Over the last 3 years, Socialcast has been growing rapidly and garnering the reputation as a true visionary in the enterprise collaboration space. By focusing on people and their work habits, they have developed a platform deployed by some of the world’s largest companies to facilitate communication and collaboration across the entire enterprise. The Socialcast team has achieved this success by delivering the key elements of next-generation enterprise collaboration… real-time activity streams, a social graph of the entire enterprise, and the ability to participate in contextual- and purpose-oriented groups. These are fairly standard elements in this space, but there are four traits that make Socialcast particularly special:
- Rich integration capabilities
- Safe Collaboration wherever you work
- On- and Off-premise deployment
- A platform for new collaborative applications
I wrote an analysis of Socialcast last year, now summarized at my new workmedia.ly site, where I said:
Socialcast has developed a social streaming application based on groups and activity streams, and then proceeded to pour the company’s energies into making it a platform for socially instrumenting the various applications that an enterprise might be running its business on. With the Reach release, Socialcast has demonstrated that it is possible to unite a wide variety of applications — that themselves may lack streams or other capabilities associated with social tools — and therefore allow a company to connect all its functions through activity streams.
The only downside of this strategy is that Socialcast is likely to be evaluated — in part, at least — by the third party applications that it relies on to perform functional work, like CRM and HR. By relying on best-of-breed partners, like SugarCRM, Confluence and Taleo, those considerations are minimized. However, it is also possible that some of these current or potential partners — like Salesforce, Jive, and others — may themselves be jockeying for the role of the core social platform. I see a great deal of possible conflict, here, but it is not limited to Socialcast: it is a market-wide conflict.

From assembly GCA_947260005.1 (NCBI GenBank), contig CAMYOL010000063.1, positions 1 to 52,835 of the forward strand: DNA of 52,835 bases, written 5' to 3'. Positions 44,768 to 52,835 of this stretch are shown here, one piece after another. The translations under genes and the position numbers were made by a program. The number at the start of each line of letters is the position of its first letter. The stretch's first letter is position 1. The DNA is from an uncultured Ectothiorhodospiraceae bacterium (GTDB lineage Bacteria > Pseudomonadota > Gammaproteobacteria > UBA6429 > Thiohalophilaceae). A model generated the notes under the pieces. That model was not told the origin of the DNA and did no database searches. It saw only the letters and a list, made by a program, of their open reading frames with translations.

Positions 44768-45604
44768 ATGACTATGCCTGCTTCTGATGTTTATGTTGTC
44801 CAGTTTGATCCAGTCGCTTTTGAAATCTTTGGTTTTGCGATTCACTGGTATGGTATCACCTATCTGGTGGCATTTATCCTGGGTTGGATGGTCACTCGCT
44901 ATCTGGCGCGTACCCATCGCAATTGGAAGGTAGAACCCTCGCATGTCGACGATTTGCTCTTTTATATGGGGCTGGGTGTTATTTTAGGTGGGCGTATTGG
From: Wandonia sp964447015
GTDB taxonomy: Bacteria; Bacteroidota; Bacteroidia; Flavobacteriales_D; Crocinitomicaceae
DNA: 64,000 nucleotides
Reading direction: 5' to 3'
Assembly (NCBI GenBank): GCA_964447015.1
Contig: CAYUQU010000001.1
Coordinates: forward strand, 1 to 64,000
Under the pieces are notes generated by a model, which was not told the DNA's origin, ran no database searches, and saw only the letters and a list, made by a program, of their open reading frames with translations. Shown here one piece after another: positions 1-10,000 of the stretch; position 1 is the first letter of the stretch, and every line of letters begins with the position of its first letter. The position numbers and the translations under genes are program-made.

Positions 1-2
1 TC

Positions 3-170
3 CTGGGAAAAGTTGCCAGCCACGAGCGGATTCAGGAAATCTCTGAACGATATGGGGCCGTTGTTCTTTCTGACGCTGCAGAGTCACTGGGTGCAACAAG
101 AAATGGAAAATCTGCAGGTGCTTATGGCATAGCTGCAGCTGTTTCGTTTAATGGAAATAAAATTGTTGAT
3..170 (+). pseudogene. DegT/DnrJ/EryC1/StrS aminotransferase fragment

And that is apparently a conflist that VMware wants to wade into.
To celebrate the launch of Podio tonight (at the Podio Store, 224 6th in San Francisco) I am going to provide free access to my report, Streams In Business, this week only. The report provides in-depth scenario-based evaluations of the following products: Podio, Bantam Live, Cohuman, Flowr, IBM Connections, Mangoapps, Socialcast, and Yammer.
Here’s one comment about Podio, from the report:
The combination of rich user-defined or user-customizable applications and Podio’s mechanisms for easily filtering the datasets being managed by their apps seems to be to be an amazingly powerful environment for managing everyday workflows, and sharing the stream of activities that form the basis of today’s work.
The full report is managed in a Box.net folder, located at http://www.box.net/shared/ko7v7z6gvr and the password to open it is ‘antimony’. Box.net supports download an entire folder, or you can download the files independently.
Please leave comment or questions on this blog post, if you’d like.
I have been deep in the investigation of streaming applications designed to be used in business for several months. Think of it as Twitter or Facebook for the enterprise (a list of the companies involved follows), also know as microblogging for the enterprise.
For months I’ve been heads down, evaluating products, getting demos, writing my observations, and basically heading toward publishing a report on the state of the market. The date of publication has slipped a bit, for two very different reasons. First, I have been dealing with a bit of a family crisis, as my very ill father has had to enter an assisted living facility, and is now receiving hospice care. But more pertinent to the study itself, the pace of the technical world has made the research and the report very difficult.